Artist Charles Newington’s idea to make a giant chalk-cut hill figure was directly inspired by the
3,000 year old Celtic White Horse of Uffington and is a fusion of this uniquely British way of landmarking with the primal "animist" series of images he had been working on for a decade. This landmark artwork is dedicated - and freely given - to the people of Folkestone.

Thanks to the generosity of the Tory Family Foundation Charitable Trust, an area of grazing land on Cheriton Hill was selected as the ideal location, and in 1998 application was made to Shepway District Council for planning permission to erect the artwork. With great support for the project coming from many local residents and the local press, and with some opposition from environmental bodies and others, a Public Enquiry was held in Folkestone in 2001. A white canvas mock-up of the outline figure was displayed on the hillside for 3 weeks in August 1999, in order for the artist to prove the feasibility of creating the figure and to test public support. In March 2002, the Secretary of State for the Environment recommended that the project should be granted permission to proceed.

With Charles Newington directing by short-wave radio, a team of volunteers organised by Richard Beaugié re-layed the canvas "template" on the hillside in September 2002, having first cleared an area of invasive gorse and brambles. Once the Artist was content with the appearance of the image from different vantage points in Cheriton and Folkestone, more volunteers cut and translocated the turf from under the outline, re-planting the turf on a specially prepared area.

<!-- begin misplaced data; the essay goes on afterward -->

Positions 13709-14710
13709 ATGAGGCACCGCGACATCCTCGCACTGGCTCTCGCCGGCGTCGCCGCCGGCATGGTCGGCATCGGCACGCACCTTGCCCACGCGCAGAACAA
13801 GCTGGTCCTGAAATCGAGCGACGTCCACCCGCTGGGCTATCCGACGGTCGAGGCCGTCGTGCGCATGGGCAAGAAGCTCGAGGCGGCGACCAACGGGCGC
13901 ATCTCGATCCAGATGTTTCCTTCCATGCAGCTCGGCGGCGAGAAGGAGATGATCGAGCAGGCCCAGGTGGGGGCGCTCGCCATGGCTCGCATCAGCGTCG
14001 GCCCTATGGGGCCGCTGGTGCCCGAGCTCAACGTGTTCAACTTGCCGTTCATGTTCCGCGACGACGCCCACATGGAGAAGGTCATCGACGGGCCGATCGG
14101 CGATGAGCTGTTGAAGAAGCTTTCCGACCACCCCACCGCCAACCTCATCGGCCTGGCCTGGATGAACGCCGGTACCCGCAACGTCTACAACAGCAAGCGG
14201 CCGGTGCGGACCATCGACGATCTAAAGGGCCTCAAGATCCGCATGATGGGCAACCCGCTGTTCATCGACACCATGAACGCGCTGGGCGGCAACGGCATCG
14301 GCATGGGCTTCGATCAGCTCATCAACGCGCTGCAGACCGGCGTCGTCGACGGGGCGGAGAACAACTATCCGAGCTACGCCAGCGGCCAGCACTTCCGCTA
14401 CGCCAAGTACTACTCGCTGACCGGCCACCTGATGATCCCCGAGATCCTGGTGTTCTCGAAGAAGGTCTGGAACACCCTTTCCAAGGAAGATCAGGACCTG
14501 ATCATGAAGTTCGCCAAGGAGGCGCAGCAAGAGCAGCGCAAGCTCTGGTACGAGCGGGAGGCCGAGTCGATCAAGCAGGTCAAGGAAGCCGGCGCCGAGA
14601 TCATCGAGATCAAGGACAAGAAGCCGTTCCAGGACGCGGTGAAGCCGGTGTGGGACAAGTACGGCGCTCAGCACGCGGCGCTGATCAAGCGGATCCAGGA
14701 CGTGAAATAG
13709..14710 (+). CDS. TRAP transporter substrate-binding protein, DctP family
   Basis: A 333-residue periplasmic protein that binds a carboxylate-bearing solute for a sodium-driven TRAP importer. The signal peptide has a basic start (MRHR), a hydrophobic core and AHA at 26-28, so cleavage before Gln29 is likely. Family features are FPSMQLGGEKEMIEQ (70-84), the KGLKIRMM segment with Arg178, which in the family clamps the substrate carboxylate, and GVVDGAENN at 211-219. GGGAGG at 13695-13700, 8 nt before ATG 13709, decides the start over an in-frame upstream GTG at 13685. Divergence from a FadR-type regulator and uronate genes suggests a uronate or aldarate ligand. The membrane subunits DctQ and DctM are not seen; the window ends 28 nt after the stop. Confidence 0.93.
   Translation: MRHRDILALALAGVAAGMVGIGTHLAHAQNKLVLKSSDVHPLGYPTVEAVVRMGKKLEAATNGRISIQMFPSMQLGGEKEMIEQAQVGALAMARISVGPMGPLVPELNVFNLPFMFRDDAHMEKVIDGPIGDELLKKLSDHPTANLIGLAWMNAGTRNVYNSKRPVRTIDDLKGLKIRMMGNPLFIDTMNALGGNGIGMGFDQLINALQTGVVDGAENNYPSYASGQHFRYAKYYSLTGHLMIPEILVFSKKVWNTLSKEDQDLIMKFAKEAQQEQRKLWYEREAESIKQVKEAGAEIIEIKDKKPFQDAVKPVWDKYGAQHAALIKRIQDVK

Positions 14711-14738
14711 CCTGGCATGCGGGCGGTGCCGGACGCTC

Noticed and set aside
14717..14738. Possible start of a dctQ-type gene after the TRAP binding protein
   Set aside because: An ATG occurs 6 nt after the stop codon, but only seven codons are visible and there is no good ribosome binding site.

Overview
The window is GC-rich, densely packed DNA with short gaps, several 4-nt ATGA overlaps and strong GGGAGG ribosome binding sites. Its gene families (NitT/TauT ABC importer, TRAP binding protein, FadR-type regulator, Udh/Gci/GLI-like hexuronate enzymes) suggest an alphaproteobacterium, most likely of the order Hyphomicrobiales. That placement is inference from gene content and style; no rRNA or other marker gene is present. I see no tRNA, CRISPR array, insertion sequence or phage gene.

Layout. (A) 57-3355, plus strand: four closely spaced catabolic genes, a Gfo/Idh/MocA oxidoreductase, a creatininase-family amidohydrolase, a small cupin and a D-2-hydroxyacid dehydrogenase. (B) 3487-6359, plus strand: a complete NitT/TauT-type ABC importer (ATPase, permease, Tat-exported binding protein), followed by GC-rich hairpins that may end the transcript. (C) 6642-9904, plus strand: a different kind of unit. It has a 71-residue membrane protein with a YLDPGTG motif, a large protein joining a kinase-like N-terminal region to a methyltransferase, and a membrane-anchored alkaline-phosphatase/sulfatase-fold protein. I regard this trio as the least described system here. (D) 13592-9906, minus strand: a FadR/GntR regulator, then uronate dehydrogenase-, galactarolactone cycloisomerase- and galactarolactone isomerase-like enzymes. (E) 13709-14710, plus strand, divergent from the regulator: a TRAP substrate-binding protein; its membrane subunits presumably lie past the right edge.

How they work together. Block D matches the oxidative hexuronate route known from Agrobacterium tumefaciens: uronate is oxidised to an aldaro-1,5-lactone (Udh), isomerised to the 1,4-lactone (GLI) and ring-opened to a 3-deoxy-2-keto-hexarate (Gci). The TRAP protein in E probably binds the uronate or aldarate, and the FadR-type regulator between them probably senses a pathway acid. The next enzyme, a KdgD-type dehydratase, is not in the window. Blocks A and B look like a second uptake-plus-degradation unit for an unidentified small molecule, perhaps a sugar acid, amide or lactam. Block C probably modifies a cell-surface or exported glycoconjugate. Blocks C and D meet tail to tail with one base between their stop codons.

In April 2003, a small group of volunteers made final preparations of the image surface before the slabs arrived. In 2 weeks during May 2003, a magnificent team of Gurkhas, stationed at Shorncliffe Barracks in Folkestone, provided all the manpower to lay the white slabs and secure them to the underlying chalk of the hill with stainless steel anchor pins. This completed the major construction phase.

The whole cost of construction has been met from private resources, and there has been no financial contribution from Shepway District Council. Other than the costs incurred by the Public Enquiry, the ratepayer has had to pay nothing for this unique hill figure.

The finishing touches to the artwork were completed with the placing of the eye of the Horse directly over a powerful positive earth energy point.

A time capsule, containing the names and good wishes of numerous supporters of the Horse, was buried deep behind the Horse’s heart on 18th June 2004, in a ceremony attended by the sitting Member of Parliament for Folkestone, a past High Sheriff of Kent, and the founding members of The Friends of the Folkestone White Horse.